We are now under the sheer rocks of the Biokovo range. I can’t stop watching the beauty we have parading on our right, for days she’s prancing and ogling to me. To enjoy the beauty we are in, we cycle only 10 kilometer along the shore, to camp right under the 1762 meter highest point of the second highest mountain in Croatia. A great fact of cycling-touring is that each moment is impressive. It doesn’t matter whether I have cyclo-struggled over an Himalayan pass of 4050 meter, lived with high spirits in the Hindu Kush, stood between the highest mountains on Earth, were face to face on Kala Patthar opposite the most mighty of all, Everest.
As goes for the Adriatic ocean, on the the Dalmatian coast. It contains such a high level of beauty that my eyes just sit and watch. Only the pine needles betray I am not at a tropical island. Even the camp spot we choose is free from artificial sounds, void of screaming kids or parading retirees. We are near touristy towns, yet we are surrounded by butterflies, birds, the Biokovo and each other. It has been unknown to me the Adriatic could be this charming. Off season helps too; sale stands with vanishing-thong-postcards, blown up breasts in too small bikini tops-postcards and donkey in costume-postcards are all closed.
Where are the people growing vegetables, other than their own garden? We see very little agriculture, and I have the notion Croatia is in a state of eternal holiday. The area around Ploče and the Split Delta has things going on. Here are plenty of stalls with mandarins, citrons, pomegranate, dried figs, olive oil, peacefully fighting over customers.
Meanwhile my notebook is still broken, my only source of creativity, besides my camera. We have been to a guy in Montenegro trying to fix it, but he did not dare to. I tried finding a computer repair shop in Dubrovnik. In Makarska too. I had two possible connections in Split, where I have found one actual existing guy, who send us to another shop. Over there in that shop they told me it was broken beyond repair. The salesman send me to a little shop under a huge communistic building, fenced off from street view yet incredible busy. It seems everyone in there needed a gadget of some sort. While I buy the required stuff, the salesman in Split takes my notebook back home, removes the hard disc, transfers the memory, all in his own free time.
The easiness of dealing with actual real people over internet connections is so much more straight forward. Buying a new one with not the exact exchange rate, in a hurry, in doubt and kind of excitement made me buy a way too expensive one. A tablet who is able to perform yoga (whatever?).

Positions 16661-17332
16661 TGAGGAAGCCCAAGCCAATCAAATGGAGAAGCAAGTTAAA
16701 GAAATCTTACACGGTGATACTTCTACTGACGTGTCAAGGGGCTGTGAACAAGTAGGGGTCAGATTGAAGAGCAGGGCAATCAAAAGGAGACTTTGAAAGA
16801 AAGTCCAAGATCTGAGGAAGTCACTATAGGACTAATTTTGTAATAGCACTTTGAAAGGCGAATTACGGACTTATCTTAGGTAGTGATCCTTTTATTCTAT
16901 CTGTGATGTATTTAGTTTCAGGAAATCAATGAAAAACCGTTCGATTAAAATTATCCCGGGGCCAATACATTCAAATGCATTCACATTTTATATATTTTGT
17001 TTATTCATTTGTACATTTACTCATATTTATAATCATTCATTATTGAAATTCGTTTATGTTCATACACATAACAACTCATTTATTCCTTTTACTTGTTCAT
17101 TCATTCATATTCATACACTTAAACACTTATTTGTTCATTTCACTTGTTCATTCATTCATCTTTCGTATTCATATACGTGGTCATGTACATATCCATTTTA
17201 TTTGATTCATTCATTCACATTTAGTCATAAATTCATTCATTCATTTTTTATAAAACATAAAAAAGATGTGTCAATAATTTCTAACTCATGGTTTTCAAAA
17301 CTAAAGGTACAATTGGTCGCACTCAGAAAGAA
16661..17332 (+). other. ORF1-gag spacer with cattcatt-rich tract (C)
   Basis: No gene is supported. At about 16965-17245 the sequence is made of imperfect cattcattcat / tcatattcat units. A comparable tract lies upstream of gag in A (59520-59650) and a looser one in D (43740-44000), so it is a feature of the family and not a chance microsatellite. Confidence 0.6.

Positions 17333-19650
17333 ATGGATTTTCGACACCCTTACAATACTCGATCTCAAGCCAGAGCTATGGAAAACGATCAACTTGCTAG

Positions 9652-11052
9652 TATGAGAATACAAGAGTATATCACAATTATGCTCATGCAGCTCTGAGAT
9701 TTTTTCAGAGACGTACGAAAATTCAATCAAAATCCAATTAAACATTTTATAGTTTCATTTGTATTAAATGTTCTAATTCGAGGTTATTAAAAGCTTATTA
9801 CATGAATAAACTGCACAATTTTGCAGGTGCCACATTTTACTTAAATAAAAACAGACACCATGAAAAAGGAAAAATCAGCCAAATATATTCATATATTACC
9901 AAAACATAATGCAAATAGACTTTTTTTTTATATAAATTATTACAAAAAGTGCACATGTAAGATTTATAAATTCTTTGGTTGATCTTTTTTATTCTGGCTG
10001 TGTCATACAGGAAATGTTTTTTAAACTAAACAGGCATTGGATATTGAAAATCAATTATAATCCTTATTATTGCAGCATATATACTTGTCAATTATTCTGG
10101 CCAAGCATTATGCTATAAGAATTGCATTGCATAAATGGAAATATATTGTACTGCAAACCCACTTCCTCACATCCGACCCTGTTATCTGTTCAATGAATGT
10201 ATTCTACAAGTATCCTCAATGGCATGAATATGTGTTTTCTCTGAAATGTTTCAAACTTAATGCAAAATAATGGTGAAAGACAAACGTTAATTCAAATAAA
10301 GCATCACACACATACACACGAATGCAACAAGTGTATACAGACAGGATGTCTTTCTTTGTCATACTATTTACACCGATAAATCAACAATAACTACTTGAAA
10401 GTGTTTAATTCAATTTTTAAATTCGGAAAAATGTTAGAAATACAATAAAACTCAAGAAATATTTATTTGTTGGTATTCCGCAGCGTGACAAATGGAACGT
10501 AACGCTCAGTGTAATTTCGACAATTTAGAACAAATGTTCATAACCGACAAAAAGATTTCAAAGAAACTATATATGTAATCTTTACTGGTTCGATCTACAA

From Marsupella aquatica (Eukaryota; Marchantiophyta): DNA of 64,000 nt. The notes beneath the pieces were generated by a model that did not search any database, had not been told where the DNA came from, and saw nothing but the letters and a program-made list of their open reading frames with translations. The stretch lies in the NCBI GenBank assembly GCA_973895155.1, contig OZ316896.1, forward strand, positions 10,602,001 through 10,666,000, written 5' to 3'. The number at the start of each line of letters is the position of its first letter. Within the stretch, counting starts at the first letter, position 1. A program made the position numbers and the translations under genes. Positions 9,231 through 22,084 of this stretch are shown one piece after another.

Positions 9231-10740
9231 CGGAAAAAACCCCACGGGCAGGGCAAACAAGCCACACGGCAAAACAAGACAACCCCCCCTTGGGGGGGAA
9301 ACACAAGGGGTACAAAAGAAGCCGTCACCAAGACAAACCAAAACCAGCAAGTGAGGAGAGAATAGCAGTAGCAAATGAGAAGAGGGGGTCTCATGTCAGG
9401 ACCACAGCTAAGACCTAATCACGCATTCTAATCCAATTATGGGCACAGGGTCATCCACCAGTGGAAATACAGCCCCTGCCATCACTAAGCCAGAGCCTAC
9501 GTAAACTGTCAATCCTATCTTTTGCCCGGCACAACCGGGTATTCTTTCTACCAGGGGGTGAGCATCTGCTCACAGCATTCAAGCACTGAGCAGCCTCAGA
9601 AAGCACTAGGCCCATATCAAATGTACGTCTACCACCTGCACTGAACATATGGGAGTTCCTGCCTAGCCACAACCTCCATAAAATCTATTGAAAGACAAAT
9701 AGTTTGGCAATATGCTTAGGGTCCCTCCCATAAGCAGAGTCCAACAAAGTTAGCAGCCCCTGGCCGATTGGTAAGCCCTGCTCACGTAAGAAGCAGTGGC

If we stay in an actual building, we often stay in an apartmant. Did I tell you about the lodging in this country yet? Almost every household has at least one room set apart to rent as an apartmant. Most start with 3 stars. 4 stars and you know it is over the top. I prefer no stars but that is not available. Cycling past houses is seeing plenty of blue plaque’s with stars and a simplified bed. Tom finds them on booking.com, books them ahead of time while I call the owner once we arrive at the building. Often these are old houses, communistic buildings or structures with grandeur. All with spotless luxury once inside, I always wonder how well off these people are, having apartments besides their own house they live in.
So we stayed in an overly luxurious apartmant, neglected the whole of Split, but not the ‘Chinese Wall’, as locals call it, to buy a new computer in the most ugly communistic building of Split.
Once we are inside an apartmani we are part of the city we then suddenly seem to live in. The whole serving aspect is gone with staying in someone’s apartment. There is no sliding door to go through, no people in costume to walk past. The owners checking us in the apartment are very welcoming, accommodating and just always impressed we are on a bicycle. Our steel horses are as welcomed as we are, that is, inside the warm building.
To be continued. We cycled in Croatia around October and November 2015 for a full month.